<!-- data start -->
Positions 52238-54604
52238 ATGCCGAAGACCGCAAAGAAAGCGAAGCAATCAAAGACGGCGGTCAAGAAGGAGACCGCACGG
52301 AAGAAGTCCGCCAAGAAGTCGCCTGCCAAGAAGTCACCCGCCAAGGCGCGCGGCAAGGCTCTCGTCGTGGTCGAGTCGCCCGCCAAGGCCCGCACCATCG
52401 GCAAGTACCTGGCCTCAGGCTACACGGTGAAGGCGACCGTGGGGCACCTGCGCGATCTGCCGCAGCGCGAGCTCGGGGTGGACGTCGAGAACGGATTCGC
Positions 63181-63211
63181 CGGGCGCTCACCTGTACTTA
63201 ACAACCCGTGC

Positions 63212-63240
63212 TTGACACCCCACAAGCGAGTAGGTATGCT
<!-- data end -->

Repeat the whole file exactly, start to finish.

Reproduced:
Positions 52238-54604
52238 ATGCCGAAGACCGCAAAGAAAGCGAAGCAATCAAAGACGGCGGTCAAGAAGGAGACCGCACGG
52301 AAGAAGTCCGCCAAGAAGTCGCCTGCCAAGAAGTCACCCGCCAAGGCGCGCGGCAAGGCTCTCGTCGTGGTCGAGTCGCCCGCCAAGGCCCGCACCATCG
52401 GCAAGTACCTGGCCTCAGGCTACACGGTGAAGGCGACCGTGGGGCACCTGCGCGATCTGCCGCAGCGCGAGCTCGGGGTGGACGTCGAGAACGGATTCGC
Positions 63181-63211
63181 CGGGCGCTCACCTGTACTTA
63201 ACAACCCGTGC

Positions 63212-63240
63212 TTGACACCCCACAAGCGAGTAGGTATGCT